The system, code-named “Orville,” will allow customers with Amazon Prime accounts to scan their hands at the store and link them to their credit or debit card. It’s accurate to within one ten-thousandth of 1%, but Amazon engineers are scrambling to improve it to a millionth of 1% ahead of its launch, the source said.
By Nicolas Vega
NEW YORK POST
September 3, 2019 | 5:47pm | Updated
A sci-fi greeting inspired by a classic TV franchise just might be the point-of-sale answer for e-tail multibillionaire Jeff Bezos. Alamy images; NY Post photo composite
Forget the titanium Apple Card — Amazon’s latest payment method uses flesh and blood.
The e-tailing giant’s engineers are quietly testing scanners that can identify an individual human hand as a way to ring up a store purchase, with the goal of rolling them out at its Whole Foods supermarket chain in the coming months, The Post has learned.
Employees at Amazon’s New York offices are serving as guinea pigs for the biometric technology, using it at a handful of vending machines to buy such items as sodas, chips, granola bars and phone chargers, according to sources briefed on the plans.
The high-tech sensors are different from fingerprint scanners found on devices like the iPhone and don’t require users to physically touch their hands to the scanning surface.
Instead, they use computer vision and depth geometry to process and identify the shape and size of each hand they scan before charging a credit card on file.
The system, code-named “Orville,” will allow customers with Amazon Prime accounts to scan their hands at the store and link them to their credit or debit card.
It’s accurate to within one ten-thousandth of 1%, but Amazon engineers are scrambling to improve it to a millionth of 1% ahead of its launch, the source said.
Amazon hopes to introduce the tech to a handful of its Whole Foods stores by the beginning of next year and to eventually expand the super-fast checkout tech to all US locations. The pace of the rollout will depend on how quickly Whole Foods is able to install it and train employees on how to use it, sources said.
“We don’t comment on rumors or speculation,” an Amazon spokesperson said.
While a regular card transaction typically takes between three and four seconds, Amazon’s new technology can process the charge in less than 300 milliseconds, a person familiar with the project said.
“Retailers have always been interested in faster checkout,” Majd Maksad, founder and CEO of Status Money, a personal finance site, told The Post. “You only have to walk into Whole Foods to see the massive lines of people waiting to check out. It’s a massive friction point.”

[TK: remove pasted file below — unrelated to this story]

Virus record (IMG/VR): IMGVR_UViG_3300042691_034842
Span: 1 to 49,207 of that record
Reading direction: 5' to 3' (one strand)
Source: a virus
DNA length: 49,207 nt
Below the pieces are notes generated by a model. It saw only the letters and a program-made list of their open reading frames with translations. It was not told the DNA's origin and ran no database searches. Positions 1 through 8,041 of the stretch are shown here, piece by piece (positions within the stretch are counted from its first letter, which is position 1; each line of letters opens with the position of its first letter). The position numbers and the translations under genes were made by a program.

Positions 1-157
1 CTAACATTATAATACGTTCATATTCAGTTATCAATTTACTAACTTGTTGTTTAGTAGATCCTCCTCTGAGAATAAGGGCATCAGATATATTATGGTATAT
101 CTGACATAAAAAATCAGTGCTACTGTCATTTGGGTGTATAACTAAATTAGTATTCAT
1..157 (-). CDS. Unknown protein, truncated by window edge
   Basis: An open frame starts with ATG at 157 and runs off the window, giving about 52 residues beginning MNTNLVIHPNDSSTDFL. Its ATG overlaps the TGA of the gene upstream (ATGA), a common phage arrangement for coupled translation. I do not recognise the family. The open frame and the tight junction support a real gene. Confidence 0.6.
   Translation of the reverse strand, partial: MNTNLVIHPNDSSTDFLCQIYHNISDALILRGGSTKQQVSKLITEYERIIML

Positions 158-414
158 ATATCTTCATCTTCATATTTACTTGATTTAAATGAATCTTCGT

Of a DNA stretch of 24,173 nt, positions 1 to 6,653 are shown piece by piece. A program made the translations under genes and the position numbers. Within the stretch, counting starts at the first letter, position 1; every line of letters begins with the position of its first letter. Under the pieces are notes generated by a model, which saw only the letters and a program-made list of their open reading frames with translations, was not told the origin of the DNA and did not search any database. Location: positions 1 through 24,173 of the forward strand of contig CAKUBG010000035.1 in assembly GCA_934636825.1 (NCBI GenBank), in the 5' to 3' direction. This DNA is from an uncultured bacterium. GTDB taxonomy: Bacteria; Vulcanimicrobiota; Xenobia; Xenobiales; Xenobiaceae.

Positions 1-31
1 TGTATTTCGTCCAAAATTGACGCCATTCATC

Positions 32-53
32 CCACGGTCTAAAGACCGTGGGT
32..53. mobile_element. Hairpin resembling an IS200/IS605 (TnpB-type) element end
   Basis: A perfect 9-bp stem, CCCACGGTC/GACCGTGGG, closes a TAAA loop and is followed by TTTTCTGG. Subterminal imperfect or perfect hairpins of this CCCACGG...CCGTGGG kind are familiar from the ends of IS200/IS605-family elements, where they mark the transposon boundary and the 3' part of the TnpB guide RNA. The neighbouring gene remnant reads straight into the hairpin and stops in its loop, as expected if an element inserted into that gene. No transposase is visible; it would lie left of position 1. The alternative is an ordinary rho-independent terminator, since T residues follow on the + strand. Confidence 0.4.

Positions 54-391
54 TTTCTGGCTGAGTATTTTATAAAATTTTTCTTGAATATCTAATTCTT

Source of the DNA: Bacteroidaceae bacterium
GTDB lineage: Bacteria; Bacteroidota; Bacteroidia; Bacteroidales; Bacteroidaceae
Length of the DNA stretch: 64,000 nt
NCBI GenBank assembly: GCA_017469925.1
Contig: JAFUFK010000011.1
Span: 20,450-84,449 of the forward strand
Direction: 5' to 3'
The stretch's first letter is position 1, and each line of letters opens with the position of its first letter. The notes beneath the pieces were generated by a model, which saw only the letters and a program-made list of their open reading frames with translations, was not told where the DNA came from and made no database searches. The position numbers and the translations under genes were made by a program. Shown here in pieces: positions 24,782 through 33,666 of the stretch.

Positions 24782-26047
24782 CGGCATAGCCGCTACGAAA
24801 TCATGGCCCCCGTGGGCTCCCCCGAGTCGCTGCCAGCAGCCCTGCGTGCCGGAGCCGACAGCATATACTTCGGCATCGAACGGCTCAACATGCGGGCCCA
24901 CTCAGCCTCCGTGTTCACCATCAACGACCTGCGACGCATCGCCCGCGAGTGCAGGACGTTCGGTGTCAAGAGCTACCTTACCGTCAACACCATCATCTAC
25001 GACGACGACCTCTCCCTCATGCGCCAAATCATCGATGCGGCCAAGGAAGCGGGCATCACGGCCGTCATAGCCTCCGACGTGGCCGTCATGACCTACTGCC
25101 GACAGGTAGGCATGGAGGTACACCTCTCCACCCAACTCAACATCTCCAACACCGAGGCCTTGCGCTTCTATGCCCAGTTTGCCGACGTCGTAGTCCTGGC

If successful, the technology also could help encourage consumers to spend more when they visit Whole Foods, he said.
“People tend to spend more when they don’t have the experience of touching something tangible like money,” Maksad said. “The utility of money becomes more ephemeral.”
At Amazon’s budding chain of “Go” convenience stores that launched last year, customers use a phone app to check in at a turnstile. They can then fill their bags and carry them out without ever passing a register thanks to computer vision and an array of sensors all over the store.
With the new, hand-based tech, shoppers won’t even have to bring their phones. Nevertheless, experts say it’s unclear whether customers will be enthusiastic about scanning their hands at Whole Foods.
Stephanie Hare, an independent researcher who specializes in technology ethics, noted that countries with robust surveillance programs like China already use biometric checkouts in some stores and noted that Amazon appears to have made a decision to not use facial recognition.
“I think they probably made a judgment call that Americans are probably not going to want to pay with their face, but they’ll be fine to pay with their fingerprint or their hand,” she said. “That feels less like a mug shot.”
Consumers should avoid giving up their biometric data, Hare says, pointing out that, if a company gets hacked, it can take six or more years for consumers to unwind the data theft.
“Why would you give them that data? People don’t understand the risk, and they’re oversold the benefits,” she said. “We have a couple of nation states that are really good at stealing data right now.”